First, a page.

Monday, March 17, 2014

Bullying Is Not The Problem

Telling people to “Quit bullying” is like giving cough medicine to a woman with pulmonary edema.  It treats the symptom and not the problem.  Two problems that exacerbate bullying are a decline in morals and a societal move away from community.

David Stuck and Deborah Greenbaugh were fellow students in my elementary school class.  Both were bullied.  David stuttered and had a last name that fit too well with his trademark handicap.  Deborah was lanky, nerdy and Jewish and just-didn't-fit-in.  I knew that this bullying was a bad thing.  My parents wouldn't have approved and a voice in my soul said it wasn't appropriate.  See how I remember their names even today.  Still I said nothing though David and I had sort of a fellowship.  He called me every Monday night for the weekly spelling words (he missed class for speech therapy); always interrupting an episode of Davy Crockett.  I'd get mad for the interruption but I felt bad about the bullying. Contrast that with the soul of today’s culture in which Snark is the status-quo and points are given for satire and innuendo.

“Since time immemorial, etiquette has been used to establish the principles of social virtue, as well as the rules, symbols, and rituals of civilized life,” but this etiquette Judith Martin speaks of is a lost ideology.  “…such virtues as compassion, respect, and toleration are shared by morals and manners, and hence form the basis of imperatives of ethics, as well as of etiquette.”  Generation X-ers have tossed out these virtues with the bathwater as have their parents before them.  If virtues such as respect and compassion are not bedrock values then there is no reason bullying is wrong.

As a teen I belonged to a Boy Scout troop.  In our troop there was a pecking order.  The highest ranked and the older boys were expected to pick on the younger and lower ranking.  Whoa to you if you were outside the troop and picked on any of us.  We were a solid unit, part gang, part family.  The same guys that would pick on the young and weak would carry their packs a mile for them if necessary.  It was a safe place to belong.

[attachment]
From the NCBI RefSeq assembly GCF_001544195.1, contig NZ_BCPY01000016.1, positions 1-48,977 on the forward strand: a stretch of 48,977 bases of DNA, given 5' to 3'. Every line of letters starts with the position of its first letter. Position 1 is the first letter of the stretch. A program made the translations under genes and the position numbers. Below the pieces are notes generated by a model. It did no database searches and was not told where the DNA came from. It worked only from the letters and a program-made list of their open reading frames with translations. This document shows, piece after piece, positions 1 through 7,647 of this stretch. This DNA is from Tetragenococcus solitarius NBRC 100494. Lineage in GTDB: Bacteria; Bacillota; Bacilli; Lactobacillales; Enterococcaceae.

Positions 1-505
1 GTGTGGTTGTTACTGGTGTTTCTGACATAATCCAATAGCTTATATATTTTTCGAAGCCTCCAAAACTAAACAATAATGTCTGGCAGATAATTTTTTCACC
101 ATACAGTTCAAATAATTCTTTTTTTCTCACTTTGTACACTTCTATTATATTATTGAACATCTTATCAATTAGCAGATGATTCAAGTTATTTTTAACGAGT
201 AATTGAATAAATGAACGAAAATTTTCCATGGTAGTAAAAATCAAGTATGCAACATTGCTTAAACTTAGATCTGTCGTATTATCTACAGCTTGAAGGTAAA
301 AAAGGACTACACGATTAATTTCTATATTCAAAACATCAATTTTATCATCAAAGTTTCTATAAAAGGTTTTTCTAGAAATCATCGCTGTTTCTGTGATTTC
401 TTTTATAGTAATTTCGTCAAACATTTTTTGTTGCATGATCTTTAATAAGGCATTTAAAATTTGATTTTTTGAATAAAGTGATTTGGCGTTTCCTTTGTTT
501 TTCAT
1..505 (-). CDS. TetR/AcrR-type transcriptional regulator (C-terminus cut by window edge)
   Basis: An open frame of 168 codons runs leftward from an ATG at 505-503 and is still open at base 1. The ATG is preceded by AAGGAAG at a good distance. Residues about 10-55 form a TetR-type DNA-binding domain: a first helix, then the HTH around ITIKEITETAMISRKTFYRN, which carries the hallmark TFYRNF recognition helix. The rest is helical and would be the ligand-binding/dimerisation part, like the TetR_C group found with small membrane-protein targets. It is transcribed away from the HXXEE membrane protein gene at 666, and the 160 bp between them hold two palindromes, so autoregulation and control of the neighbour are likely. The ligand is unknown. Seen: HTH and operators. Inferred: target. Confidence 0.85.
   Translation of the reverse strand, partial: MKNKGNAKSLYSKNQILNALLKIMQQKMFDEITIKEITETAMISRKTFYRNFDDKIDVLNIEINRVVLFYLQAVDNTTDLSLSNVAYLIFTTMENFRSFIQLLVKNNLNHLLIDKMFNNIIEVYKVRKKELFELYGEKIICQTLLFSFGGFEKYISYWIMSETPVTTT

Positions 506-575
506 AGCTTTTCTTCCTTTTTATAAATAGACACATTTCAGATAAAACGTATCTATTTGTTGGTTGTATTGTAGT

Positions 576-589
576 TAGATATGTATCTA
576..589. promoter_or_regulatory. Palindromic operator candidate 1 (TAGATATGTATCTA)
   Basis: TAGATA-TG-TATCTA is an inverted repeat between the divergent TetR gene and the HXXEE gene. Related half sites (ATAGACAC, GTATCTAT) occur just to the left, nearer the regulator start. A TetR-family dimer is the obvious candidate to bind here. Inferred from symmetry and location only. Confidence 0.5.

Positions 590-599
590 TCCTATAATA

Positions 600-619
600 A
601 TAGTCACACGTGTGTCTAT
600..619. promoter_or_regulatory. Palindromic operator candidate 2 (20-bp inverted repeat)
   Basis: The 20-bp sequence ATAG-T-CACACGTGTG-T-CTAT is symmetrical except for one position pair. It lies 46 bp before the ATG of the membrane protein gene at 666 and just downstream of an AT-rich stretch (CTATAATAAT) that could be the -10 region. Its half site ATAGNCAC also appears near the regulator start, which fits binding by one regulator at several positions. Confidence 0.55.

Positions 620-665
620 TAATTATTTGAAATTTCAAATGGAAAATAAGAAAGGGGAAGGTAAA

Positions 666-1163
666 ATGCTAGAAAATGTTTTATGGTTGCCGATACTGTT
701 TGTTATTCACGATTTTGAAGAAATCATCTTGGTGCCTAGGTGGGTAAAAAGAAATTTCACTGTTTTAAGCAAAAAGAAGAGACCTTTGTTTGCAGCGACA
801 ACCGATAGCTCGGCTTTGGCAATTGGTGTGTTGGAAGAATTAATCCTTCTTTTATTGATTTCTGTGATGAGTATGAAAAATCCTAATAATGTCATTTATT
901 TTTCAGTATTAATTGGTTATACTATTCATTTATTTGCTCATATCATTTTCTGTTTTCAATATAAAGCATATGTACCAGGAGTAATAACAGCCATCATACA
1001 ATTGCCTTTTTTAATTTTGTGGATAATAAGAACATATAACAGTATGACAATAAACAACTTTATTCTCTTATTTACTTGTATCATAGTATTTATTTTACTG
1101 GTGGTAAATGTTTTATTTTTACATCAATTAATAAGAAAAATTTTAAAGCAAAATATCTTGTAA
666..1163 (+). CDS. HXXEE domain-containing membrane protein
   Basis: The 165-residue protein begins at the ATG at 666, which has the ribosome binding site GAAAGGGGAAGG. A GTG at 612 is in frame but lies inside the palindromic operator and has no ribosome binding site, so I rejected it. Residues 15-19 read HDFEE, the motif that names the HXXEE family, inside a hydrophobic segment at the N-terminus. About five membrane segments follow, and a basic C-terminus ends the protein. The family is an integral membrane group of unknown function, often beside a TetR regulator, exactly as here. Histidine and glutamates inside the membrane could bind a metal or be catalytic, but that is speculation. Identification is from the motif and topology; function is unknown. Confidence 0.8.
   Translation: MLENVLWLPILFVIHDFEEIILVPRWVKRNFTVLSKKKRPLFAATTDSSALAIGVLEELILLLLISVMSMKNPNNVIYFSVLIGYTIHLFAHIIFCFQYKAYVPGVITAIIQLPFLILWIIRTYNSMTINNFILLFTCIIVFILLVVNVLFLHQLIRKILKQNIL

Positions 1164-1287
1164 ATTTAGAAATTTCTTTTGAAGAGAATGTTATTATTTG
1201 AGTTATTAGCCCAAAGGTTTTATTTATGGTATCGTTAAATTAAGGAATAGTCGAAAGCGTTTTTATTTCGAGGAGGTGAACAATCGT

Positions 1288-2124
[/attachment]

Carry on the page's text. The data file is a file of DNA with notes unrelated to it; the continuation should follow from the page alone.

Service organizations, churches and synagogues were previously safe places to belong.  Yet in current years, “the number of Americans who do not identify with any religion continues to grow at a rapid pace.” “In his book, "Bowling Alone: The Collapse and Revival of American Community," Robert D. Putnam said that attending club meetings, such as those held by Rotary and Kiwanis groups, has declined by 58 percent in the past 25 years; and that we have 43 percent fewer family dinners and fewer friends that drop by our homes to say hello. We are much more likely to sit in front of our X-Box or I-thing than we are to be integrated into a safe community such as Girl Scouts or the local Rotary club.

Bullying is only wrong if there is a moral imperative.  If we no longer hold to a Golden Rule (Do unto others as you would have them do unto you) or simple etiquette than picking on another is simply showing off one’s wit and society rewards that behaviour.  Too it is easier to do in the privacy of ones’ home as opposed to a group or club that has some values for the group and the individual members. 

We can make Public Service Announcements all we want about the wrongs of bullying.  We can enact laws that bully people into not bullying.  We can even create huge advertising schemes that focus on beauty not bullying.  Telling people it is wrong when there is no standard or benchmark to measure it against guarantees failure.  You can keep giving the coughing woman Codeine but it doesn't get to the heart of the issue.

No comments: